Horse-Drawn Four-Wheeled Vehicles


Four-wheeled vehicles do not have the problem of balance.
Passengers can be carried more freely, weight position is not that important as in two-wheeled vehicles.
The seats are leveled all the time.
Shafts are fixed.
They can be altered as you require it.

One disadvantage should be mentioned here: for the novice whip a two-wheeled cart is definitely easier to handle. The dangerous situation of "jack-knifing" cannot happen in a cart, but does easily (own experience) with a four wheeler.


If purchasing a carriage, watch out that horse(s) and the carriage's size are in the right proportion.
A helpful measurement is the height of the trace fixing on the carriage:

If traces are fixed too high relative to the horse's size the draftline raises upwards towards the front of the vehicle.
It becomes impossible for the horse to pull correctly and comfortably.
The carriage is in this case too big for the horse.
Four-wheeled carriages can also be altered in height by putting to or removing wooden blocks between axle and springs.

In modern four-wheeled vehicles low fixed swingle trees help to lower down and alter the draftline relative to the shoulder.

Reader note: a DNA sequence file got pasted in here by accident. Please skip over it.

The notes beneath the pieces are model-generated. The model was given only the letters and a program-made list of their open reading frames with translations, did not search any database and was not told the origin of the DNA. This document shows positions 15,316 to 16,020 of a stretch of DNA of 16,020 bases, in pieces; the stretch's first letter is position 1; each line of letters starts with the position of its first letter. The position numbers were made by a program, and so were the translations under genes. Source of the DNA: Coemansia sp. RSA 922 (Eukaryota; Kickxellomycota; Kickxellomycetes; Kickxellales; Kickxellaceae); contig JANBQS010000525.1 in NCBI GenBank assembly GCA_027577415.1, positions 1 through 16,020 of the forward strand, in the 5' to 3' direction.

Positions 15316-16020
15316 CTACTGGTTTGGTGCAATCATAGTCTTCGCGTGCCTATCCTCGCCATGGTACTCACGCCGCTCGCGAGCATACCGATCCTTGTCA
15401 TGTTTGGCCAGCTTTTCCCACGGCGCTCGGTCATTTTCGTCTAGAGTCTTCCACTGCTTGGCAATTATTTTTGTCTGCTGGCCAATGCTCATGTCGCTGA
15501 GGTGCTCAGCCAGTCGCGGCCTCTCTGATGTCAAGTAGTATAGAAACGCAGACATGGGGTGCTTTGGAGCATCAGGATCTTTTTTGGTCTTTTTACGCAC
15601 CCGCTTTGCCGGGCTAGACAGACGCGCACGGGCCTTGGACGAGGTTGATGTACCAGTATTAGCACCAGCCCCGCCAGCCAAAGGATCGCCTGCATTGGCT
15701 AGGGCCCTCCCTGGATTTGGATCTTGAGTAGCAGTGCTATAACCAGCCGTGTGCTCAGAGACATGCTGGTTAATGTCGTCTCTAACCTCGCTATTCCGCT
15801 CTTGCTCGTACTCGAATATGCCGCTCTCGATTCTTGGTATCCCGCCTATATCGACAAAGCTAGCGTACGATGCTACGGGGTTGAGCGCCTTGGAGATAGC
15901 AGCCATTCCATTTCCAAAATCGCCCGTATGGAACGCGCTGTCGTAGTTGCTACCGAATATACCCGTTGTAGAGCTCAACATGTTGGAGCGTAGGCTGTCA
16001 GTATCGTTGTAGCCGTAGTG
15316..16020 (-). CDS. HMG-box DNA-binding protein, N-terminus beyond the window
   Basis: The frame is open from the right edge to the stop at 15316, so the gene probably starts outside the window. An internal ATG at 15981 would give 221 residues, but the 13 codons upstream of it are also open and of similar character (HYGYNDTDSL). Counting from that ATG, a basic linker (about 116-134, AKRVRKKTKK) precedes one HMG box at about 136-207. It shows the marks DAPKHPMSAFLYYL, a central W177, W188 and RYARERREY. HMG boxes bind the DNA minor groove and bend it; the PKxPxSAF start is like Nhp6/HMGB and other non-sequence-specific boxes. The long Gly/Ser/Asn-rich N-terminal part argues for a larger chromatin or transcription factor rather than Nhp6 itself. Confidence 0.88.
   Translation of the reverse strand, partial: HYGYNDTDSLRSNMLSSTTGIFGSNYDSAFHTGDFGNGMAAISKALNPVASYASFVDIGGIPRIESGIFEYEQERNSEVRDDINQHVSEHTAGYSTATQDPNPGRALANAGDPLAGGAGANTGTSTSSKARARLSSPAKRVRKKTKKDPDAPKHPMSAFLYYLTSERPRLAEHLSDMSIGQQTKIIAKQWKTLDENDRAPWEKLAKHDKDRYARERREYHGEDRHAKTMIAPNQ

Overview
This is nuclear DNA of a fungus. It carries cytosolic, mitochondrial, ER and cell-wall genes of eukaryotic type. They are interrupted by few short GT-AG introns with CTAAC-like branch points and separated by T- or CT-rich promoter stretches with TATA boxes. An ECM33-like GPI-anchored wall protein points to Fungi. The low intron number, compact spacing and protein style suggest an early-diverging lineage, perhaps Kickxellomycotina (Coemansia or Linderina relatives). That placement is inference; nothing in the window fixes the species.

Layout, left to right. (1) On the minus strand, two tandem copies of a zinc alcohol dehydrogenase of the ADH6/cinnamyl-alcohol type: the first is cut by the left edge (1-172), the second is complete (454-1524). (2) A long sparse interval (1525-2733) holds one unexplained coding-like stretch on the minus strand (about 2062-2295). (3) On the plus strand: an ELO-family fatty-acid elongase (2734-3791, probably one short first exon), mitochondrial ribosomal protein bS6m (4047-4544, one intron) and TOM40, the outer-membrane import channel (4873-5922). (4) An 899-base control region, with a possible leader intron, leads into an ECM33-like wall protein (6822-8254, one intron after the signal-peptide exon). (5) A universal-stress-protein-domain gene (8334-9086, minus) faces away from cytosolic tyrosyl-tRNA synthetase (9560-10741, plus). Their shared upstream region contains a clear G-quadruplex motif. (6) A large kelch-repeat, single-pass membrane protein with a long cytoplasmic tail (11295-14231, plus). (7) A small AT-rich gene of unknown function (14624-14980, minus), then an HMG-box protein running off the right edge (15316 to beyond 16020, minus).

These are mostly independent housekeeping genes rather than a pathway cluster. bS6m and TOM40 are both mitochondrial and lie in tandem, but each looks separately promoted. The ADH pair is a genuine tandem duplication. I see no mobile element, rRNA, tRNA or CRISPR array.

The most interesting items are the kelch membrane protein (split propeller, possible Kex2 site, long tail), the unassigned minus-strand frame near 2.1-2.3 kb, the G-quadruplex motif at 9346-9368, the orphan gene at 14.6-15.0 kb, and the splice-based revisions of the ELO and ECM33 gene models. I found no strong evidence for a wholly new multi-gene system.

This results in a comfortable way to pull a load.
Learn here more about physics of draft and draftlines.


Very popular in former times as well as today for private driving and F.E.I. events is the four-wheeled Dog Cart or Dog Cart Phaeton.
This is a vehicle for general purpose which can carry four people and dogs under the seatbox with slatted sides.
Single horse, a pair or a team of four can be put to this type of carriage.

The Waggonette is a country carriage for general purpose and is ideal for transporting people and baggage.
It has got a high box seat which is in some vehicles very large and can carry four people at a time.
Two bench seats in the rear are inwards facing and can accomodate more passengers. There is even enough room for luggage in the rear at the feet of the passengers.
This carriage is usually used for teams of four. If a canopy top is installed, passengers are protected from sun or rain.

The Phaeton is an open carriage and comes in various sizes.
It is driven from a forward facing seat.
The name derives from Phaeton, the son of the sun god Helios in Greek mythology. This type was built from the end of the 18th century.
Different types are known, such as the Highflyer (a high carriage driven at considerable speed), the Mail Phaeton for the gentleman driver, Ladies' Pony Phaeton and George IV- Phaeton, which is a low-set vehicle.
The Spider Phaeton is a very elegant carriage and often used in dressage classes.

The Marathon carriage is a very popular modern-type vehicle.
It is compact, safe and very practical.
The breaksystem is modern and almost "car like": there is a foot pedal in front of the whip's seat.

Marathon carriage

Marathon carriage2




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